• STATIC_CAST(TYPE, OBJ): It is the compiler checked static_cast<TYPE>(OBJ) for C++. This cast is unconditionally necessary to cast between inherited types. The static_cast in C++ does an address adjustment! It may be that the designation static which is the most used word in C and C++ is not enough clearly in any case!

  • The dynamic_cast<TYPE>(OBJ) can only be used in C++ sources, hence it is not defined in another way.

4. inline vs. INLINE_emC

The C99 standard should define the usage of inline as it is known for C++ for C too. Microsoft Visual Studio does not support 'inline' for C compilation till its version 2013, from version 2015 it is ok.

But already the gcc compiler has its special features, see https://gcc.gnu.org/onlinedocs/gcc/Inline.html. A simple inline does not work for C compilation, it forces linker errors because it is not accepted. The user should write

static inline int myRoutine ( int x) { return x+1; }

It needs the 'static' additionally. This may be comprehensible because an access to the routine from another compilation unit needs the linker label (?). 'static' defines biunique that this routine is only defined for this compilation unit. But why does it run for C++.

If a C-compiler does not support 'inline' a proper replacement is:

static int myRoutine ( int x) { return x+1; }

It uses 'static' instead 'inline'. Using 'static' it is not a problem that the body is defined in the header, because any compilation unit has its own implementation, not seen as linker label. From the view of compiling it is okay. From the view of code efficiens: The optimizing compiler can expand the body as inline and for some compiler it is also really done. It means 'static' has the same effect as 'inline'. Well good.

But wat is with source compatibility. The only one way to work is: Do not use 'inline' for header, which may be included from a C compiler. Instead use a macro which can be adapted.

This macro is 'INLINE_emC'. It is defined for the gcc compiler as

#ifdef __cplusplus
 #define INLINE_emC inline
 //See https://gcc.gnu.org/onlinedocs/gcc/Inline.html:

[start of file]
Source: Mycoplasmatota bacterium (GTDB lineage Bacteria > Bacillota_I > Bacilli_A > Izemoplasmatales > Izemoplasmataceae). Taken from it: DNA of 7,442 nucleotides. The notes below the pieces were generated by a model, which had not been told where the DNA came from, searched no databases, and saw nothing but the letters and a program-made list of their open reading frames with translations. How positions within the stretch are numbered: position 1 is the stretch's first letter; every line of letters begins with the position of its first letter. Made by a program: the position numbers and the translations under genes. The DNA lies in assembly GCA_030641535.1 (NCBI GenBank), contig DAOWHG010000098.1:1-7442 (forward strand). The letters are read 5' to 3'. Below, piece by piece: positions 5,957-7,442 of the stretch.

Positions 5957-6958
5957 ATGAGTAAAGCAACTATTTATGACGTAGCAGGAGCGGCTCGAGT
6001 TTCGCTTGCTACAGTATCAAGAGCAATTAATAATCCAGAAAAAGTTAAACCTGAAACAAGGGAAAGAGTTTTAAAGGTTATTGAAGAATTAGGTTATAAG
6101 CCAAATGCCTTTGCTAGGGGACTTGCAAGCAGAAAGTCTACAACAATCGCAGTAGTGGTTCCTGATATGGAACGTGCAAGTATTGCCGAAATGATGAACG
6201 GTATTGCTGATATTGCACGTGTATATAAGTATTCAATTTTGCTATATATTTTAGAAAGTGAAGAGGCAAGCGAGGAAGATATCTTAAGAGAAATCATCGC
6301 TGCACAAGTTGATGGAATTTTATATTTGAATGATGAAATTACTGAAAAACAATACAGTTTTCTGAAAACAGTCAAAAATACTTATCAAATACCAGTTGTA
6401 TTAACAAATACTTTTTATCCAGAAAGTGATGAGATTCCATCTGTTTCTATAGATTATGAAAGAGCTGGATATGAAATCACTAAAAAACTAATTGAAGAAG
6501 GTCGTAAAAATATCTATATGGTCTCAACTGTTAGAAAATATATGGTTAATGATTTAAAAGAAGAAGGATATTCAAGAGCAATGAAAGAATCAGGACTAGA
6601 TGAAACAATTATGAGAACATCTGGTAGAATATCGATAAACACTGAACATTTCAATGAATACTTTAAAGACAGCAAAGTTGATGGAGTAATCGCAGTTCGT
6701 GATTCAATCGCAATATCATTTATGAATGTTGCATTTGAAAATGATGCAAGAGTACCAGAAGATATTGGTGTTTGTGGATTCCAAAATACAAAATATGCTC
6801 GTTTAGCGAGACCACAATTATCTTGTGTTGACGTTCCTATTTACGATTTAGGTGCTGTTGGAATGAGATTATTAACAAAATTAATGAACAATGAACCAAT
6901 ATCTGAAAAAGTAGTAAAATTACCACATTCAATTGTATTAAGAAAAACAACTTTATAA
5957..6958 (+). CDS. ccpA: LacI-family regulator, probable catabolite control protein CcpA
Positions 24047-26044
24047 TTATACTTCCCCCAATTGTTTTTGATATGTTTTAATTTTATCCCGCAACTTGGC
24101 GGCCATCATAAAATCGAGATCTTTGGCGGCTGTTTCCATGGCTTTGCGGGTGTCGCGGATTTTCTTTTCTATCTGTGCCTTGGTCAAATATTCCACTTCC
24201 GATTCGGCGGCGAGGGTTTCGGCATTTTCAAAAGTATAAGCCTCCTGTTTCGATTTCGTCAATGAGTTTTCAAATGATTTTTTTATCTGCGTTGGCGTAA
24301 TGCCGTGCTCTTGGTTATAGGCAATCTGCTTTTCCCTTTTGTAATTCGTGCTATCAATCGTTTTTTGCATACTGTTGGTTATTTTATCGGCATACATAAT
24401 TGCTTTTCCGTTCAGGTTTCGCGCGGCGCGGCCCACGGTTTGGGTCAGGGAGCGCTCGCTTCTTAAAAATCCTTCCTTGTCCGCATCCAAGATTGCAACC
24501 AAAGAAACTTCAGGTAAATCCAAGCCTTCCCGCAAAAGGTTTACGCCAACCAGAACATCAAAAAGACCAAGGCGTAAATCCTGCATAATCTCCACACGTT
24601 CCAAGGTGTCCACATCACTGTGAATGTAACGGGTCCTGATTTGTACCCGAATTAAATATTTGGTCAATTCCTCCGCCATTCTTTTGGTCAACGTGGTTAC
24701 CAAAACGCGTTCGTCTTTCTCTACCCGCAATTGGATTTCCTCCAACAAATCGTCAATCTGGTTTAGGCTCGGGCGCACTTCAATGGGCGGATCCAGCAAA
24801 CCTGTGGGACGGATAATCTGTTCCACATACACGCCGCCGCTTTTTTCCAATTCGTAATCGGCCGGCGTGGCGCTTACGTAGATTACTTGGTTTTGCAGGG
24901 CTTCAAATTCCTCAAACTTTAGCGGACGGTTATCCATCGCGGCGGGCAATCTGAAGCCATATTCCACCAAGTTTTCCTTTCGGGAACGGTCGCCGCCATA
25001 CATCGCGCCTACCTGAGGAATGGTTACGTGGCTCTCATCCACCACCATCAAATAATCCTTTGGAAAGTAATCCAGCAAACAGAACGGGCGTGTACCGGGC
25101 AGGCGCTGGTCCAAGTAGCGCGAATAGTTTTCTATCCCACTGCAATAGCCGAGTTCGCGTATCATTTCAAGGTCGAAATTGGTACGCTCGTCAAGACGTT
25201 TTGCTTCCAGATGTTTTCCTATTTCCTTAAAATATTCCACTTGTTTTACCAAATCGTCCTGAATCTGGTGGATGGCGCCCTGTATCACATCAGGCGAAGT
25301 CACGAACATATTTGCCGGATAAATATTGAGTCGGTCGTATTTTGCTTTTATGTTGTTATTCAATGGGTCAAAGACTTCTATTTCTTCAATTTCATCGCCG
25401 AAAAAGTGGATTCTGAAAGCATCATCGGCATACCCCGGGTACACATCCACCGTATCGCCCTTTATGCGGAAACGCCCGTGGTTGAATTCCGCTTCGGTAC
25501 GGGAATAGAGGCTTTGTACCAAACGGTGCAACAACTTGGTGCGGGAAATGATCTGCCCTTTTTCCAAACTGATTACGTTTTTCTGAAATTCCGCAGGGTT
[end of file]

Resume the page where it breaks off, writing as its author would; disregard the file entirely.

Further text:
#define INLINE_emC static inline

5. little and big endian

Usual special endian values for communication are stored as normal int, float, int32_t values, but there content are swapped by the known functions htons etc. (winsock.h, Posix). What is faulty: The designated data type is faulty. A normal access to this int, float etc. value is faulty, but it cannot be detected by the compiler. What is faulty too: If the conversion routine is used twice by accident, the compiler cannot detect it.

The better way is a special data type:

//in emC/OSAL/os_endian.h
 /**All big-endian-types are define as struct, don't access it immediately. */
 typedef struct int64BigEndian_t { int32_t hiBigEndian__; int32_t loBigEndian__; }
   GNU_PACKED int64BigEndian;
 typedef struct uint64BigEndian_t { uint32 hiBigEndian__; uint32_t loBigEndian__; }
   GNU_PACKED uint64BigEndian;
 typedef struct int32BigEndian_t { int32_t loBigEndian__; } int32BigEndian;
 typedef struct uint32BigEndian_t { uint32_t loBigEndian__; } uint32BigEndian;
 typedef struct int16BigEndian_t { int16_t loBigEndian__; } int16BigEndian;
 typedef struct floatBigEndian_t { int32_t floatBigEndian__; } floatBigEndian;
 typedef struct doubleBigEndian_t { int32_t hiBigEndian__; int32_t loBigEndian__; }
   GNU_PACKED  doubleBigEndian;
 typedef struct ptrBigEndian_t { void* ptrBigEndian__; }  ptrBigEndian;

The access to this struct content are done only with special conversion routines which does not need more calculation time then the standard hton etc. But they are more save, the compiler checks all:

Note: The GNU_PACKED is a maybe empty macro for the keyword for the alignment control for packing the data, which is compiler specific.

//in emC/OSAL/os_endian.h
 /**Use methods, because only 1 access to the memory should be done. */
 int64_t getInt64BigEndian ( int64BigEndian const* addr);
 // etc.
  • OSAL_BIGENDIAN: It is defined in the <compl_adaption.h> specific for the plattform. It means that the platform is native big endian. Hence the simple replacement is used.

  • OSAL_LITTLEENDIAN: It is defined in the <compl_adaption.h> specific for the plattform. It means that the platform is native little endian. Hence all big endian types are typedef which can only be accessed via dedicated

The implementation of this routines regard the memory organization (may be 16- oder 32-bit per address step) too.